I'm trying to find the best way to put circumflex accents ( ˆ = ˆ) on top of numbers (a musical notation) without resorting to images. Certain letters have equivalent HTML entities: ê = ê, Ô = Ô, etc., but numbers don't.

Here is what I'm currently using on my website:

<span style="position:relative;">1
   <span style="position:absolute; 

It looks pretty good, but not perfect---because of slight differences in number shapes and browser rendering, something is bound to be a little off.

Does anyone have a more elegant solution for this?


The Combining Circumflex Accent &#770; or &#x302; produces different results on different browsers/platforms, most of which are not right (on my Mac, only Safari does it right).

According to this, proper display of a combining accent is dependent on both the font and the renderer. I'm using Times New Roman, Times, so it doesn't appear to be a workable option. I can't afford the hassle and inevitable ignoring of requiring a user to have a particular font.

I guess I'll have to stick with manually positioning the accent atop the note as above unless there's any other new answers. Thanks.

Update 2:

Embedding a free font with better diacritic support (especially Doulos SIL) seemed promising, but as of now (Nov 2009), Chrome does not support @font-face in CSS by default. Once it does, though, it will be great, since the other browsers are already on board. webfonts.info is the place for info on this.

  • If you're gonna try them seperately, you might find this firefox addon to be usefull: addons.mozilla.org/en-US/firefox/addon/5235 – KdgDev Nov 15 '09 at 22:24
  • Have you ever stopped and thought that maybe this doesn't work because there aren't any character sets anywhere that have the circumflex access over numbers? – Powerlord Nov 16 '09 at 15:55
  • I think that you should take another approach in this case, maybe using MathML. These are not real characters (are not included in Unicode set). In your case you have a very simple form of an equation. – sorin Dec 26 '09 at 15:37

If rendering of the combining mark isn't sufficiently good I guess you would have to hack it up with positioning.

    .over { position: relative; }
    .over span { position: absolute; top: -0.5em; left: 0; }

abc <span class="over">1<span>^</span></span> xyz

Still a nasty hack! But possibly less work than MathML.

  • will using em for positioning give a better result than px in this case? What's this about MathML? I've never used it. – carillonator Nov 15 '09 at 22:09
  • 2
    Using em for positioning will work better, as it will work even when the user is enlarging text in his browser. It's best to always use either px or a relative unit but never to mix them, so that the distances stay consistent. – Pekka 웃 Nov 16 '09 at 15:44
  • MathML support in browsers is still pretty sketchy, and usually requires a lot of work on the end user's part. But MathML could render it with something like <mover><mi>^</mi><mi>1</mi></mover> – Seth Nov 16 '09 at 19:53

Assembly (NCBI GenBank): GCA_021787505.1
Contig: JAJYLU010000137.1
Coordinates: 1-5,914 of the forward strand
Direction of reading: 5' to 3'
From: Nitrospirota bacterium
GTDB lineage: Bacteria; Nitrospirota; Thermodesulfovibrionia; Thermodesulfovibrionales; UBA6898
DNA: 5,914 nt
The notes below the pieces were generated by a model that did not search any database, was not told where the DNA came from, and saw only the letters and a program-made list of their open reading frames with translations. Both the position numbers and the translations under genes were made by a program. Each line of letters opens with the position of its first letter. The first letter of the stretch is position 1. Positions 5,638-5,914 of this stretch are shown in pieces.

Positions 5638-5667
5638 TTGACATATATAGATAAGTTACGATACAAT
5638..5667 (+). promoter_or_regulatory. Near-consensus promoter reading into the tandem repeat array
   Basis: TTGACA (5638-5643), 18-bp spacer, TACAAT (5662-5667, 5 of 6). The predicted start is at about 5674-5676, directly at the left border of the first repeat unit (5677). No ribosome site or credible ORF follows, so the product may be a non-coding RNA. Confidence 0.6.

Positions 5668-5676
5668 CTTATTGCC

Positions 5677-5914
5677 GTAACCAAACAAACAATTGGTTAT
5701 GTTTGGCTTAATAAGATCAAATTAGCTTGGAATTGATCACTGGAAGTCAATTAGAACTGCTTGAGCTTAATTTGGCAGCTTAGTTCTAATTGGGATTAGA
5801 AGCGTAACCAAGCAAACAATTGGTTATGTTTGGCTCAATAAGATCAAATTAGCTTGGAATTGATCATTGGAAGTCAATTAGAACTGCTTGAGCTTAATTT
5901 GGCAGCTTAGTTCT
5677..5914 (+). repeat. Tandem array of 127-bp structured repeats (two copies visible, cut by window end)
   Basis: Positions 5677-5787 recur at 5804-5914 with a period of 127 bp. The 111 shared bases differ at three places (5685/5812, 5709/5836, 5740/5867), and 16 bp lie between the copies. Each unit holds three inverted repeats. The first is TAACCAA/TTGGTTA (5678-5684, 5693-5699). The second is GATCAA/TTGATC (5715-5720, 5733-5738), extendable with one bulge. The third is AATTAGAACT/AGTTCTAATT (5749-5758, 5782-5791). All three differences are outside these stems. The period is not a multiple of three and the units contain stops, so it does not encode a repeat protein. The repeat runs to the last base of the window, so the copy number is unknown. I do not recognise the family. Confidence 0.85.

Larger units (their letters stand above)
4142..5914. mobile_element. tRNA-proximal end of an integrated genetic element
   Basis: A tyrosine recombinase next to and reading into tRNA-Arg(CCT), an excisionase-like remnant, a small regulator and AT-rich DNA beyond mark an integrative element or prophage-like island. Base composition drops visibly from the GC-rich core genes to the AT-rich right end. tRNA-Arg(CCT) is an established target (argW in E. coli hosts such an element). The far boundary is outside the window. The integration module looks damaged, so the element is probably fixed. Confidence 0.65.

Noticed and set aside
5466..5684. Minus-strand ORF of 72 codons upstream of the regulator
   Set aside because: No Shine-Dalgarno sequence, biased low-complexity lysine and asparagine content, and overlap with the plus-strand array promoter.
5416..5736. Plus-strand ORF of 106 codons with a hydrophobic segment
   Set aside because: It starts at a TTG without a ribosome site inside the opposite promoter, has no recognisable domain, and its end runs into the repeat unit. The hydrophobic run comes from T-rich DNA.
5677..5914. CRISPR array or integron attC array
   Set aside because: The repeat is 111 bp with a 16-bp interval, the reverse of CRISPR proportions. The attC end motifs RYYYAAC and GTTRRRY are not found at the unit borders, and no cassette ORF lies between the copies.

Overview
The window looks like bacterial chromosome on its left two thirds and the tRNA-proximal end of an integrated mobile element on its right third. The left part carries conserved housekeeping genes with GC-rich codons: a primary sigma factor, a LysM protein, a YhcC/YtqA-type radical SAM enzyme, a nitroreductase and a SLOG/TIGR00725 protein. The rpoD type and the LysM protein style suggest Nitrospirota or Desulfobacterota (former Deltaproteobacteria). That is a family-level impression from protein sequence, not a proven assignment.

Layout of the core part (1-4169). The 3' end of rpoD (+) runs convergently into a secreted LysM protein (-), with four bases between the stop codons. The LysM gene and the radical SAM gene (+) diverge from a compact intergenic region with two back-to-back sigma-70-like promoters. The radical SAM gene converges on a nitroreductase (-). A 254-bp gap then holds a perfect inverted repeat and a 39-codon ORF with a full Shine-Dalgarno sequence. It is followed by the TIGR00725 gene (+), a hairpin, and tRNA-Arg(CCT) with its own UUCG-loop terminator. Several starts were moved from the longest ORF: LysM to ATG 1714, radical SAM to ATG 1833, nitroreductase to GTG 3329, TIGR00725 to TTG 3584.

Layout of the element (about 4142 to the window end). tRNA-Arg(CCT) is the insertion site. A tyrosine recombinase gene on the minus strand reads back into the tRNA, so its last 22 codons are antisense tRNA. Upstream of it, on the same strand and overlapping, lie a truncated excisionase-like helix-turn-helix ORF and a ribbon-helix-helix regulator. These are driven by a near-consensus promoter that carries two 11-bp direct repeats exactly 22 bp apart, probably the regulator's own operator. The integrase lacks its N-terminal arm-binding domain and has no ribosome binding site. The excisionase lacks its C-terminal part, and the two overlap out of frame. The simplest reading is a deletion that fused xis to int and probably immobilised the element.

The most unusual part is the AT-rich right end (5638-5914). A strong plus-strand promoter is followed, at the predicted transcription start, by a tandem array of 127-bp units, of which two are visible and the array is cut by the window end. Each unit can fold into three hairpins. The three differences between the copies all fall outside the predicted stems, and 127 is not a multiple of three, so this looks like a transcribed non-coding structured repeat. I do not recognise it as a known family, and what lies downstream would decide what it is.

Make one with character map or with the entity


Stick one over anything you want by putting it after it:

e&#x302; A&#x302; 1&#x302; :)&#x302;


ê Â 1̂ :)̂

...but it's not designed to go over the 1 or the smiley face. Notice how it moved up higher for the A but not for the 1 or the smiley face.

  • thanks. Yeah, unfortunately it doesn't display consistently across browsers. On my mac, it works great on Safari, but not on Chrome (which is weird since it's also WebKit), Firefox, or Opera. On everything but Safari, it just puts the accent next to the number/letter, as if it were the next character in line. – carillonator Nov 15 '09 at 21:28
  • @carillonator: That is odd, since I'm also using Chrome for Mac and it looks terrible but is indeed above the number rather than next to it. – Chuck Nov 15 '09 at 21:31
  • @Chuck: With Mac Chrome, in this post the accent covers up the top of the 1, but when I make a separate html file with only this stuff in it, Chrome puts the accent next to it. – carillonator Nov 15 '09 at 21:37
  • 5
    I hate computers. – Josh Lee Nov 15 '09 at 21:41
  • can we channel that hatred toward internet explorer and make it go away? the world will be a better place. – carillonator Nov 15 '09 at 21:46

Try the COMBINING CIRCUMFLEX ACCENT (U+0302) using &#770; or &#x302;:




A lot will depend on whether or not the font your user is using supports this feature. Since you cannot embed fonts in a web page (without some potential legal trouble), your best bet is to try the above suggestions with different fonts to determine if the character your looking for is supported. Once you find a font, reference it in your CSS file and then inform the user that a specific font is required to correctly view your site.

Try using the following unicode index: http://www.fileformat.info/info/unicode/char/a.htm

You will need to know the name of the character you are trying to display. Once you've found it, the information page will tell you how to display the character using HTML character codes.

  • You can always embed free and open source fonts though .. there are more than you'd imagine. – codeinthehole Nov 15 '09 at 22:01

Check out the combining diacritical marks faq. A combining circumflex is U+0302.

That section says: "Some fonts, such as the Doulos and Charis fonts, which are freely available for download, contain large repertoires of appropriate precomposed glyphs". It might be worth a try to get your users to download those fonts (if they work).

You might have some success shrinking the number:

<span style="font-size: 75%">1</span>&#x0302;

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